When will it finally stop?
After a jarring week that rattled financial centers from New York to Hong Kong, and wiped out almost $5 trillion from stock markets, it’s the question everyone is trying to figure out.
Despite the rebound last Friday, United States equities closed out their worst week in two years. The Standard & Poor’s (S&P) 500 Index, which roared from one record to the next in recent months on strong earnings and a big corporate windfall from the Trump tax rewrite, is down almost 9 percent from its high late-January. S&P 500 futures rose 0.6 percent in the Asian session on Monday.
Whether the downdraft goes down in history as a mere hiccup, or spells the end to one of the longest bull markets in recent memory is, of course, anyone’s guess. But, in just a few short days, the breathtaking volatility that shattered the market calm has investors scrambling to make sense of it all.
Across Wall Street, analysts are nearly unanimous: the US economy is humming along, and corporate profits look robust, so equities, regardless of the near-term correction, are a buy. Yet, valuations paint a more somber picture, and one that suggests there’s still room to fall before stocks find their footing.
“There is a ‘macro floor’—in that the run of macro data is still strong,” said Inigo Fraser-Jenkins, who leads Sanford C. Bernstein’s global quantitative strategy team. “What we do not have is a valuation floor.”
One such indicator is called the Fed model. It compares the relative value of equities to fixed income. Going by that, the message isn’t reassuring. Even after the rout, the math shows the S&P 500 remains less attractive than it has been 82 percent of the time since the index bottomed in 2009 when compared with yields on US Treasuries.
Currently, the S&P 500’s earnings yield is around 6 percent, 3.1 percentage points more than the 10-year note. The postcrisis average has been 4 points.
It’s part of the reason the pain has been so pronounced.
Whatever ultimately triggered the selloff—and just about everything from worries about inflation to forced selling by funds involved in arcane volatility trades has been implicated—stocks were sailing along at extreme levels of optimism before it all fell apart. Sure, earnings, hiring and consumer confidence were rising —but stock prices had risen more.
So far, the S&P 500 has tumbled in seven of the 10 past days, and plunged into a correction (loosely defined as a 10-percent drop) faster than any time since 1950. In doing so, the index has blown through three round-number milestones, as well as technical-support levels indicated by its 50-, 100- and (briefly) 200-day moving averages. The sheer speed of the selloff has challenged the buy-the-dip advice offered by firms from JPMorgan to Goldman Sachs.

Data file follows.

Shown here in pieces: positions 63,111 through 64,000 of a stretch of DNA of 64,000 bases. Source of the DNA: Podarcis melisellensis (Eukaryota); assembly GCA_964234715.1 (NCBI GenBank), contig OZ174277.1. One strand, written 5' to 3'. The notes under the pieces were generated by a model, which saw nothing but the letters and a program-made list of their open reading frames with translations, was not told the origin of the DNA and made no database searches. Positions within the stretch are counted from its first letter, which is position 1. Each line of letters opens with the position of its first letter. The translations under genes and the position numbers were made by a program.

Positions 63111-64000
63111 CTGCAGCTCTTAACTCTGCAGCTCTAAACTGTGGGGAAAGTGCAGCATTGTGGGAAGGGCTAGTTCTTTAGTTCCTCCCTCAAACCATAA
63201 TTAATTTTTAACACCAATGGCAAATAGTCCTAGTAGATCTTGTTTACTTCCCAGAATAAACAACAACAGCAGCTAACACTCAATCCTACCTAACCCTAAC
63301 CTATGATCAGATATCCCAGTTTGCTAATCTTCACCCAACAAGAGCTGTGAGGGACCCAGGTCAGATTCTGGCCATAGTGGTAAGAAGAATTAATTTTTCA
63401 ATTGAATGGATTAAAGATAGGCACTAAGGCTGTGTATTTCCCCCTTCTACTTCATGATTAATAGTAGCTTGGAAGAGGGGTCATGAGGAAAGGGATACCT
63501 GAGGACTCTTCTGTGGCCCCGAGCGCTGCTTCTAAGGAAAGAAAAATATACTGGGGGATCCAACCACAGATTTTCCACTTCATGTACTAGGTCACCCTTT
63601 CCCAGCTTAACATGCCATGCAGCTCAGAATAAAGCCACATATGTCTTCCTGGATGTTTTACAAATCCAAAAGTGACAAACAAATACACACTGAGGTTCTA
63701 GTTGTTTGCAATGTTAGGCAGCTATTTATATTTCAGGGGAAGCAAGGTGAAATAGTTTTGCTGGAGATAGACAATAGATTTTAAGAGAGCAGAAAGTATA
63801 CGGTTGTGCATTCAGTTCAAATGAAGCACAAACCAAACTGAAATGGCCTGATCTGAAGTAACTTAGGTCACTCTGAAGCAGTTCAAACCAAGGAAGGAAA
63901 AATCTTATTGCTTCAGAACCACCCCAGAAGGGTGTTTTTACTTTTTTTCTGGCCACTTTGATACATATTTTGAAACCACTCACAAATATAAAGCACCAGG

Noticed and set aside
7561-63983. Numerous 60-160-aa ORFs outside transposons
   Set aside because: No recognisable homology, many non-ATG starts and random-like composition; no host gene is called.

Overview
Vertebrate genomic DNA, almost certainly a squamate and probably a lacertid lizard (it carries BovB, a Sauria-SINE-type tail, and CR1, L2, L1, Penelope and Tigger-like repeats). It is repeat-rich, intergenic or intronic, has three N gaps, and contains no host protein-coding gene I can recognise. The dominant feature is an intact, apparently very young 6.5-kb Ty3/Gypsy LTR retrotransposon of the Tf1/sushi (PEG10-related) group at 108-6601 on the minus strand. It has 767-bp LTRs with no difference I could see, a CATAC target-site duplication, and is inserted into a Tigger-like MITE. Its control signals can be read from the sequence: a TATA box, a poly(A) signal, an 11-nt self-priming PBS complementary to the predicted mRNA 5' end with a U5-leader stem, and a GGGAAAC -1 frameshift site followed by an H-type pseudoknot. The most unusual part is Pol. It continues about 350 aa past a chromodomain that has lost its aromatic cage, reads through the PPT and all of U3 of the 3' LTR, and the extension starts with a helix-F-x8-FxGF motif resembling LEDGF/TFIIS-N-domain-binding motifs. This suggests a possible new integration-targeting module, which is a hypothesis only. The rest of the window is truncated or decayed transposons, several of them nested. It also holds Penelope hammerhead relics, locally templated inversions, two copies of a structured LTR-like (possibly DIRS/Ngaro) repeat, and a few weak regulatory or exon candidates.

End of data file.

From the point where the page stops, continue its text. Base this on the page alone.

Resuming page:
There’s no obvious reason to assume one correction will be like another. But judging by recent experience, this one may have further to go.
At 16.8 times forecast earnings, the S&P 500’s valuation multiple is now down from a high of 20 late- December. That’s one of the fastest declines since 2009, but it has yet to bring P/Es in line with the average ratio of 15.5 that marked the bottom of the last two corrections. To get there, the S&P 500 would have to fall to 2,417. That’s roughly 8 percent below last Friday’s closing level.
To Barry Bannister, chief equity strategist at Stifel Nicolaus & Co., the haywire market is a product of investors repricing the risks of higher bond yields and inflation. Those have largely been missing in the past nine years, which let the S&P 500’s valuation reach levels not seen since the dot-com bubble.
Now that 10-year Treasury yields have started to rise, equity P/E ratios need to come down to stay attractive.
“The entire edifice of the central-bank bubble is built on repressed bond yields and artificially low cost of capital with a government race to the bottom for global corporate tax rates, all of which has inflated EPS and artificially supported P/E,” he said. “That is early in the process of ending.”
Stocks still look cheap to Treasuries when viewed from a wider lens. The current yield spread is more than double the average since 1990 and compares with 2.66 percentage points since 2000. But a rise in 10-year yields to just 3.65 percent (from about 2.85 percent now) would reduce the equity advantage to the 20-year average.
Other indicators also suggest stocks offer decent value. Thanks to analyst-earnings upgrades, a measure known as the PEG ratio—which takes into account future growth—just fell below its historic average for the first time since 2012, according to Yardeni Research data that goes back to 1985. That’s not enough to convince James Investment Research’s Brian Culpepper to warm up to stocks. His funds have been cutting holdings this year.
“Stocks are extremely expensive,” he said.